Germany's economy accelerated in the first quarter, driven by a revival in global trade and buoyant construction activity.
Germany's gross domestic product grew at a quarterly clip of 0.6%, or 2.4% in annualized terms, the Destatis statistics office said Friday.
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This met economists' forecasts and meant Germany's economy comfortably outpaced the U.S., which expanded by 0.7% annualized in the first quarter.
The U.K., Japan, France and Italy also recorded lower growth rates than Germany. Canada is the only Group of Seven country that may record a stronger first-quarter result when it publishes its estimate in late May.
Destatis said mild winter weather contributed to a sharp rise in construction, while rising foreign demand for German goods also helped lift first-quarter growth from an annualized 1.7% in the fourth quarter of 2016. Private consumption and government spending rose slightly at the start of 2017.
Europe's largest economy is widely forecast to maintain solid growth, despite global geopolitical and economic uncertainties. The European Commission forecast on Thursday that Germany's economy would grow by 1.6% in 2017--slightly less than 2016 because of fewer working days in the year-- and 1.9% in 2018.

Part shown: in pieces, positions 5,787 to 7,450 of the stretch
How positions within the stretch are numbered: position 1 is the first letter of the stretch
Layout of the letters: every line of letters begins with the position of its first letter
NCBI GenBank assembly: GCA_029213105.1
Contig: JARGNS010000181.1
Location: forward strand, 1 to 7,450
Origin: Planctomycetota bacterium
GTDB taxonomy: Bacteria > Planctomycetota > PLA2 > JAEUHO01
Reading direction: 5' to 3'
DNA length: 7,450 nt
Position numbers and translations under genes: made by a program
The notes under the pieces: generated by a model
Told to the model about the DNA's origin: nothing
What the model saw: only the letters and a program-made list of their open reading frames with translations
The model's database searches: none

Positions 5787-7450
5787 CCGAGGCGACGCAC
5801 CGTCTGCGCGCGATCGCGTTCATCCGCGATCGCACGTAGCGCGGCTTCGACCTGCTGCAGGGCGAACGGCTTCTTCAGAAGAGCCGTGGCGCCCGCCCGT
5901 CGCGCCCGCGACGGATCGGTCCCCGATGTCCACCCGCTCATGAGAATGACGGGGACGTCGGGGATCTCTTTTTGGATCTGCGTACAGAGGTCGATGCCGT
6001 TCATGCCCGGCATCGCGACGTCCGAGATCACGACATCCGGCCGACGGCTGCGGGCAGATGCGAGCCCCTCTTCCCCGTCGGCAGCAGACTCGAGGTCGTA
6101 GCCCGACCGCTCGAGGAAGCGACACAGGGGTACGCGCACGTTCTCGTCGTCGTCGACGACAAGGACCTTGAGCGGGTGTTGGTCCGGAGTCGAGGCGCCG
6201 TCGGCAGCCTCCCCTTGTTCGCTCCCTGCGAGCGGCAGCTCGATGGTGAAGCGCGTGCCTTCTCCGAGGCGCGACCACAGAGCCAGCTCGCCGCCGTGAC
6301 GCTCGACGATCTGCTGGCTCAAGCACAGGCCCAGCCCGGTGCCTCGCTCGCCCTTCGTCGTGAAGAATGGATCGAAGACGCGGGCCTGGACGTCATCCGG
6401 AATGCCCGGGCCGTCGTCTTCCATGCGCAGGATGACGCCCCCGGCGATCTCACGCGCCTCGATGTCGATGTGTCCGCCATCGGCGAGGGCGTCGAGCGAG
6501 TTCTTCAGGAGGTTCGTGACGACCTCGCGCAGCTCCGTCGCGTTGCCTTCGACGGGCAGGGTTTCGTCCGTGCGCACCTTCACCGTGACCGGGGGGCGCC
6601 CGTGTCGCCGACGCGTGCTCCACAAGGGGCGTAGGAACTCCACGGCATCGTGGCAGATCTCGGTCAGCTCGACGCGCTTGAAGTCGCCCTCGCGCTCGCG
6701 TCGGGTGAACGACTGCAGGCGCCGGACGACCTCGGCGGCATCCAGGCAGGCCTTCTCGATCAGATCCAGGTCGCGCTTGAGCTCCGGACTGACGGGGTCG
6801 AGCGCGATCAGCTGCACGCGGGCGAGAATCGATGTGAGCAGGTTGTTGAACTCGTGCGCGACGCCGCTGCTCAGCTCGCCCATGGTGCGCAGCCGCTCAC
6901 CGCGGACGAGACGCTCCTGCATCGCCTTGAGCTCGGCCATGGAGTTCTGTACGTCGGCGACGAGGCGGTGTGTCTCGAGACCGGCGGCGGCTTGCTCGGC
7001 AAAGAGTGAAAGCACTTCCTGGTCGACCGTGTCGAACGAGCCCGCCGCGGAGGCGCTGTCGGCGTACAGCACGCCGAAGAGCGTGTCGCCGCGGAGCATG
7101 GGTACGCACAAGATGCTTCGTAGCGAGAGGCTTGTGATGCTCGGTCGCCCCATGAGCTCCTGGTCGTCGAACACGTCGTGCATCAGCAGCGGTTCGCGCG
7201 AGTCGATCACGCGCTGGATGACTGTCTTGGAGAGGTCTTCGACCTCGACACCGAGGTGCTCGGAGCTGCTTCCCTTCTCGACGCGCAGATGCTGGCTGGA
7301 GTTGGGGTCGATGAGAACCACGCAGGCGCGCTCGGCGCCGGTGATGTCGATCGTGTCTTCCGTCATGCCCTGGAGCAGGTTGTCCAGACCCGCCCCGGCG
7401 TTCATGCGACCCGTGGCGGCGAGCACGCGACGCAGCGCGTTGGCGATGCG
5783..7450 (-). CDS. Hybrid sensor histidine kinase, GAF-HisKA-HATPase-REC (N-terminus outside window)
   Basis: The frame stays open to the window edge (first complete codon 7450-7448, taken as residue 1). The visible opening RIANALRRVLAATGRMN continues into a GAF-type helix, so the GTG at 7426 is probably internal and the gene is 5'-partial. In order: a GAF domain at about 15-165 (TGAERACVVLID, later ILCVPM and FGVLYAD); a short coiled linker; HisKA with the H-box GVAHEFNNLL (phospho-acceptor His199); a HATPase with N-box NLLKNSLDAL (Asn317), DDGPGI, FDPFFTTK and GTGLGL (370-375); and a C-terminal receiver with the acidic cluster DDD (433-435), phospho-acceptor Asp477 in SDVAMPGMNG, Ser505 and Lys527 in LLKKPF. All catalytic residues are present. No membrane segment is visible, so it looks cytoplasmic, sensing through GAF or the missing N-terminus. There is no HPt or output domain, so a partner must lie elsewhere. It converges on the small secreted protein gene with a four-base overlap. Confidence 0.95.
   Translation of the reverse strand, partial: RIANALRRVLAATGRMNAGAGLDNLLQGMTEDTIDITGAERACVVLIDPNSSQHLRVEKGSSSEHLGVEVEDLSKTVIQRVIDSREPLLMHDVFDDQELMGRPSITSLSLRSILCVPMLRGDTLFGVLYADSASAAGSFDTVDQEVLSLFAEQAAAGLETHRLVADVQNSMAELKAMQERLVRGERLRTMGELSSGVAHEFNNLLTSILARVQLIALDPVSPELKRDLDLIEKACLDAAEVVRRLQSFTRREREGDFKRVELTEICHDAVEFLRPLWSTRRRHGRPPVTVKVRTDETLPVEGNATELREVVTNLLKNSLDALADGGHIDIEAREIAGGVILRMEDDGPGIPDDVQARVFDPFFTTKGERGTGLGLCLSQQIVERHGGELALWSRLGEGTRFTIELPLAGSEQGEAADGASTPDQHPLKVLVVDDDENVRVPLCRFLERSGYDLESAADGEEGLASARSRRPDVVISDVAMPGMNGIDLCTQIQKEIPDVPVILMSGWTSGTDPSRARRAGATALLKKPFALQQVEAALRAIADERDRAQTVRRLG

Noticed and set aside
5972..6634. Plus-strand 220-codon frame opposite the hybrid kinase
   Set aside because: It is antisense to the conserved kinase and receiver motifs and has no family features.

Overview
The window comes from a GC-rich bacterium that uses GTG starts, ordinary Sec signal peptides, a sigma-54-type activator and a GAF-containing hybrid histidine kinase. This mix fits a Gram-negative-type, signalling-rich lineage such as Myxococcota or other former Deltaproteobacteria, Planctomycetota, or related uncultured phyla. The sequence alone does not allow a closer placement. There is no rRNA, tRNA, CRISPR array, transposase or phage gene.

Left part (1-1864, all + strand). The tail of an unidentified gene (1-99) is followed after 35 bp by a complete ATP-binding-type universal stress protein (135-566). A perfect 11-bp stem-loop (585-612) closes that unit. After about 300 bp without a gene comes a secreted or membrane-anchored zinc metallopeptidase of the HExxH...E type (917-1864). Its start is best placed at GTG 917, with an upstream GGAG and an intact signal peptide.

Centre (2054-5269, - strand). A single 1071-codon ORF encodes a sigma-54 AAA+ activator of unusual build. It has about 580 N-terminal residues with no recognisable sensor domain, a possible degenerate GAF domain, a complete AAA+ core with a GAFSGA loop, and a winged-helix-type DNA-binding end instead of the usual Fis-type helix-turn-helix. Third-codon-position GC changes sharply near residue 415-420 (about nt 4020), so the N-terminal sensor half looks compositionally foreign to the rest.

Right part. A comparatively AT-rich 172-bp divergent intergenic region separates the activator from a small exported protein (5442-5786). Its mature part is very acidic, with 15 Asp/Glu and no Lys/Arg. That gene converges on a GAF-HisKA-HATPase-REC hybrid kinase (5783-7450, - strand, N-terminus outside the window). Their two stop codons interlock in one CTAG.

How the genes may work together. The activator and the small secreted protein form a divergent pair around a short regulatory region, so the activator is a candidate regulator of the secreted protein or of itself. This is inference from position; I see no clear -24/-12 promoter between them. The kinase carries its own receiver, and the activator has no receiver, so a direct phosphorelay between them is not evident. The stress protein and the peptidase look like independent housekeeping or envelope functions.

Official tax revenue estimates published on Thursday suggested Germany's strong economy and labor market would deliver a EUR54.1 billion ($58.8 billion) windfall through 2021, creating scope for tax cuts.
Destatis said in a separate publication that Germany's annual inflation rate, measured by harmonized European Union standards, rose to 2.0% in April from 1.5% in March. The pickup was led by price rises in the services sector around Easter, which was celebrated in April this year rather than March, as in 2016.
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(END) Dow Jones Newswires
May 12, 2017 02:52 ET (06:52 GMT)